Jeff Brewer

CANTON: The clock struck midnight for Stow baseball.

After eliminating two of the state’s premier programs in Walsh Jesuit and Jackson in back-to-back games, the Bulldogs saw their remarkable tournament run end Friday with a five-inning, 10-0 loss to Solon in a Division I regional title game at Thurman Munson Memorial Stadium.

Stow (17-12) fell one win shy of its first state tournament appearance since 1996. Instead, the Comets (25-4) will make their first state semifinal appearance since 1991.

“We had a tough day today, but I’m really proud of our boys,” Stow coach Aaron DeBord said. “They did an incredible job battling. They have set a new standard for Stow baseball.

“The ball didn’t bounce our way today. Give them credit. They hit the heck out of the ball. They played great defense. And their pitcher made pitches when he needed to.”

The Bulldogs remained classy in defeat.

“This was amazing,” said Stow senior starting pitcher Jake Dohar. “Not many teams get the chance to play two of the best teams in the state, and one of the best teams in the nation, and beat both of them in close games. It’s a feeling that’s not going to go away just because of one loss.”

Trailing 2-0 through three innings, Stow had plenty of chances to score against Solon starter Jeremy Friedman (82 pitches in four-plus innings), but stranded 10 base runners.

The signature play of the game came in the top of the third with Stow mounting another threat. After senior catcher Owen Fankhauser lined a single to left with one out, senior first baseman Scott Swango walked.

Sophomore designated hitter Eric Schilling stepped in against Friedman and hit a frozen rope at shortstop Will Meyer, but at least 2 or 3 feet above his head.

A goalie recruited by former Akron Zips coach Ken Lolla to the University of Louisville on a soccer scholarship, Meyer timed his jump perfectly. The ball stuck in the webbing of his glove and looked like an ice cream cone as he fell on his backside. He then flipped it to second for a double play to end the inning.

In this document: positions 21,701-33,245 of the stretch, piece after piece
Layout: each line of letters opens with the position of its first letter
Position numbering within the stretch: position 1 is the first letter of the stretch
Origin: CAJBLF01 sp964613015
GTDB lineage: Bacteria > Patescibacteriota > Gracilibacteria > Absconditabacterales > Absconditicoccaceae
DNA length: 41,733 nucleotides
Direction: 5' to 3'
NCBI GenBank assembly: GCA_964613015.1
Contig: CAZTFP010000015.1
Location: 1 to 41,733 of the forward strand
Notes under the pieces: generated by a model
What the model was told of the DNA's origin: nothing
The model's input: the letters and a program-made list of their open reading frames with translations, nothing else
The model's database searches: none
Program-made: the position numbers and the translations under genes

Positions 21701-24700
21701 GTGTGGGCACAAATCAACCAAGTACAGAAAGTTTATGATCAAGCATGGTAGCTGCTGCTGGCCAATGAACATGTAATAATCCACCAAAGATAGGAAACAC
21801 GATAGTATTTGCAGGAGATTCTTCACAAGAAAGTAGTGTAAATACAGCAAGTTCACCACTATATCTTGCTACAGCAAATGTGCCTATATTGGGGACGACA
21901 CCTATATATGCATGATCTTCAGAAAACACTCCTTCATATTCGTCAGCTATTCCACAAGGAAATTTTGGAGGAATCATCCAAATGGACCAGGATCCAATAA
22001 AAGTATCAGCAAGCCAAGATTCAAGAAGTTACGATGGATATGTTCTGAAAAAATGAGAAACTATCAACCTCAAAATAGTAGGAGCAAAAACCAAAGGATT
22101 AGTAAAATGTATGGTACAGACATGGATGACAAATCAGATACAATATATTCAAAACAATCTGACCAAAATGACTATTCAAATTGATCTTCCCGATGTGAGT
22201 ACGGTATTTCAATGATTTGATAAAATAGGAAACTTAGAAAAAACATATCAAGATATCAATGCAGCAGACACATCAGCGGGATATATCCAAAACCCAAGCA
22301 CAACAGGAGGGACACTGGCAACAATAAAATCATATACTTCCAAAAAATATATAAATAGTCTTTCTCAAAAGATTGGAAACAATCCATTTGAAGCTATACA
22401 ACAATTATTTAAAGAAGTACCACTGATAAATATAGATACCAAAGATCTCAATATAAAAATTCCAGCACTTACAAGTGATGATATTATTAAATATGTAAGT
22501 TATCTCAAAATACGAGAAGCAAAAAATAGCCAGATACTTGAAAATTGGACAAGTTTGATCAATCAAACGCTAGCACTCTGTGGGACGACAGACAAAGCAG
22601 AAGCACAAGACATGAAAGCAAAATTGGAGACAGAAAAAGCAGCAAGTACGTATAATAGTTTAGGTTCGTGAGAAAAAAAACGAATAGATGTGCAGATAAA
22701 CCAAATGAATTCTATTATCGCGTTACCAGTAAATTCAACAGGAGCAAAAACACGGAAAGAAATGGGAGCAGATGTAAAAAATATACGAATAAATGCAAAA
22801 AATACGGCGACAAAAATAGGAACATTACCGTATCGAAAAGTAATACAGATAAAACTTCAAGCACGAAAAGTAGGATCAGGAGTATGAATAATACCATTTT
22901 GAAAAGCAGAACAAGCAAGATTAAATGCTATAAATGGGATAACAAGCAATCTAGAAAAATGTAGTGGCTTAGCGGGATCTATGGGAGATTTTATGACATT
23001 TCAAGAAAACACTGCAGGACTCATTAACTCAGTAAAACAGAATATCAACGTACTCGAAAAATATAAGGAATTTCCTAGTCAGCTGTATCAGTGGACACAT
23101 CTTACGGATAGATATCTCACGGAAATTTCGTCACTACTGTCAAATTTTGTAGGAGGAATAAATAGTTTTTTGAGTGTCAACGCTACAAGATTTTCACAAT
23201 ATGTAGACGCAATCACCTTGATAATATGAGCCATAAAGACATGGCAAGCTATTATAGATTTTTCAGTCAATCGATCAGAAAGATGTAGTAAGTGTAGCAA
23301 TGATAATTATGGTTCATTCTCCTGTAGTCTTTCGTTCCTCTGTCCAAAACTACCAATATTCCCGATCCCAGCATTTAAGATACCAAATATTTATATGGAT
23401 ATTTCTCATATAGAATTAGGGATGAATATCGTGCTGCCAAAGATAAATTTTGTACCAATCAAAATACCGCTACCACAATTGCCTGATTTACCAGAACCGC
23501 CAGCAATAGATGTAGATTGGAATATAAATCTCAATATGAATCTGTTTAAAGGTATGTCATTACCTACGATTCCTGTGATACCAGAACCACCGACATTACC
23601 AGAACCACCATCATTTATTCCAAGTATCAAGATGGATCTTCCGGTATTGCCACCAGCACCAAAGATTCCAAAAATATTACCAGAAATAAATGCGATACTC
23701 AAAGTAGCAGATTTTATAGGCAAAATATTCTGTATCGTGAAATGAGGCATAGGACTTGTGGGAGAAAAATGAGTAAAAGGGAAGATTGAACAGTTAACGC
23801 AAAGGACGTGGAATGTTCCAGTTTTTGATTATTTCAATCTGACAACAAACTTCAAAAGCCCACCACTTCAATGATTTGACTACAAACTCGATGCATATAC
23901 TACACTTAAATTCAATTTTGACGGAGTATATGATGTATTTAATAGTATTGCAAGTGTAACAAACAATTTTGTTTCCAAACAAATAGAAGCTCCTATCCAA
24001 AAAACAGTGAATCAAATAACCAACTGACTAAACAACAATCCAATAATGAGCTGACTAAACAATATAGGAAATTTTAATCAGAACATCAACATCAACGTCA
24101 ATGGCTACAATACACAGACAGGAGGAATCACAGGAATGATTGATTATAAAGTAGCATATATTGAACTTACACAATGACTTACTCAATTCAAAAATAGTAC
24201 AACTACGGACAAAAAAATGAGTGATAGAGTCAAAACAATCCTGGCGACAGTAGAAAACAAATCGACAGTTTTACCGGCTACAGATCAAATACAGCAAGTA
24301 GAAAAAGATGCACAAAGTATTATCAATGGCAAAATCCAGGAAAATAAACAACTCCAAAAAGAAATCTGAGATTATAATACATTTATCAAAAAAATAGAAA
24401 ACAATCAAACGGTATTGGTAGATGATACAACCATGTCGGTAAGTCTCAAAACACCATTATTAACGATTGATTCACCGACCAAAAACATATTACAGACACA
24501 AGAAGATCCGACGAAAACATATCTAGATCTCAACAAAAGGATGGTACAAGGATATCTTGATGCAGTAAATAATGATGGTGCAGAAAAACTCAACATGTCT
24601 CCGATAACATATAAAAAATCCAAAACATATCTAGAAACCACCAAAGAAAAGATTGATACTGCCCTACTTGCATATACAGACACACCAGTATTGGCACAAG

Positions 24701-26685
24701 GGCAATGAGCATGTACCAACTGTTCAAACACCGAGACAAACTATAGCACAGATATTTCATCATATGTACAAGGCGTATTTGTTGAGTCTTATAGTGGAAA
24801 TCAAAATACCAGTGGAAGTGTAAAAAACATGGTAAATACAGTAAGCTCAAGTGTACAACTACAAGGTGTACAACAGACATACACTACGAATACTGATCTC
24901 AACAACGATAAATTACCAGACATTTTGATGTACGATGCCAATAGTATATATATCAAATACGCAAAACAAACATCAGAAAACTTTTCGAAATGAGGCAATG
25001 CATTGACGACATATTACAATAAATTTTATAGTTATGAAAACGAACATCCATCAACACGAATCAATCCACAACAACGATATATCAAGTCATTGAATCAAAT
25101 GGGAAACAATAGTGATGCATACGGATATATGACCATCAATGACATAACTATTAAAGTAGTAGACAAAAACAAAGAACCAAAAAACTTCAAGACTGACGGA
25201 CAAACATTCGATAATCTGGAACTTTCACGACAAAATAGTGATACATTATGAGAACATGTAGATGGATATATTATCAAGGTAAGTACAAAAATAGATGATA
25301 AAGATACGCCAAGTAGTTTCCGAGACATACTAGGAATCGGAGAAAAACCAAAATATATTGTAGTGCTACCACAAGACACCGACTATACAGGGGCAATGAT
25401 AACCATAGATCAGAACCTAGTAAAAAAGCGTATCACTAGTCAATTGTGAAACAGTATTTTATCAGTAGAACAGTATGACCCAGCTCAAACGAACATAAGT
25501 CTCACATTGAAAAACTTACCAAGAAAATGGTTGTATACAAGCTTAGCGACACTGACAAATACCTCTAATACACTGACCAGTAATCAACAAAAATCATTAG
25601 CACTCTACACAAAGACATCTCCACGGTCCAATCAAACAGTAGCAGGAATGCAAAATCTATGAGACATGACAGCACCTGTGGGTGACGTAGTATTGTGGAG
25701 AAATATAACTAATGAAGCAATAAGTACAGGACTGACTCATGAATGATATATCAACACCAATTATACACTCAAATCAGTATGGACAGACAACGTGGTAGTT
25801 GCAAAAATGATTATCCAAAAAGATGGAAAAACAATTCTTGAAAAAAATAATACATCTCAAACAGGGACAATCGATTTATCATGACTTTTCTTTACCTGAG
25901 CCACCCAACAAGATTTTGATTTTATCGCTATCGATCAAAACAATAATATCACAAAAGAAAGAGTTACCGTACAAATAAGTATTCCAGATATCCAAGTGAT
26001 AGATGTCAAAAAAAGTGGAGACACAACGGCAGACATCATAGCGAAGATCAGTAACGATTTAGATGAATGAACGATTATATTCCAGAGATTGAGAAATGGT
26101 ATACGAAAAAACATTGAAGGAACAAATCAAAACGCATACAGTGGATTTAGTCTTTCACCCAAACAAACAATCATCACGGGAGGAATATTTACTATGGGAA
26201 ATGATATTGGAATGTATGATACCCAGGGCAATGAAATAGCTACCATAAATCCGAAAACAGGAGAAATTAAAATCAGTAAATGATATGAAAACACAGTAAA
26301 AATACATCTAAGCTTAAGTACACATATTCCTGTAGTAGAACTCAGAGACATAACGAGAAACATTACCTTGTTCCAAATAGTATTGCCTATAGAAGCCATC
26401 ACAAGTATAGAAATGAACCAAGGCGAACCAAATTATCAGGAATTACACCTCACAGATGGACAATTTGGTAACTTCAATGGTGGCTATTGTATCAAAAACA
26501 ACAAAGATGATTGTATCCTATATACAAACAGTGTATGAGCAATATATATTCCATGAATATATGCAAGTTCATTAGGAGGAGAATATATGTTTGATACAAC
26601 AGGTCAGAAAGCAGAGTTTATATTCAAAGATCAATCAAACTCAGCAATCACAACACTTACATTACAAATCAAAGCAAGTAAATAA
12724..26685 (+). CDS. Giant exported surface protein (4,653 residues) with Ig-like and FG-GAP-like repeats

“I jumped as high as I could, and I somehow caught it,” Meyer said. “I’m not sure if I could make that play again.”

“[Meyer] is blessed with fantastic range at shortstop,” Solon coach Damien Kopkas said. “When he made that play, I just smiled. You almost come to expect it with him.”

The sensational play deflated Stow.

“He just took it away,” Schilling said. “It stopped me in my tracks. I threw my batting gloves into the dugout. I was just really upset by it.”

For Stow, the wheels came off in the bottom of the fourth when a ball lost in the sun started a seven-run inning for Solon.

“I play center field and I know how hard it is to see the ball in the sun sometimes,” said Dohar, who took the loss (4-4). “I knew I showed up an inning late when I gave up those two runs in the first.”

The Comets proceeded to bang out seven hits and turned the bases into a merry-go-round. DeBord went to his bullpen, but neither Frankie Peck nor Collin Lang could stop the bleeding.

Lead-off hitter Anthony Charles scored three runs for Solon, including the clincher in the bottom of the fifth.

“Starting from so low [2-8 at one point] to where we ended up is something special,” said Fankhauser, the home-run hitting hero in Thursday’s 3-2 win over Jackson. “And this run we had, beating Walsh, taking down Jackson, undefeated 29-0, that’s something to take forward. You can tell your kids about it, share stories. It was a fun season. Today wasn’t so fun, but it is what it is. It’s baseball.”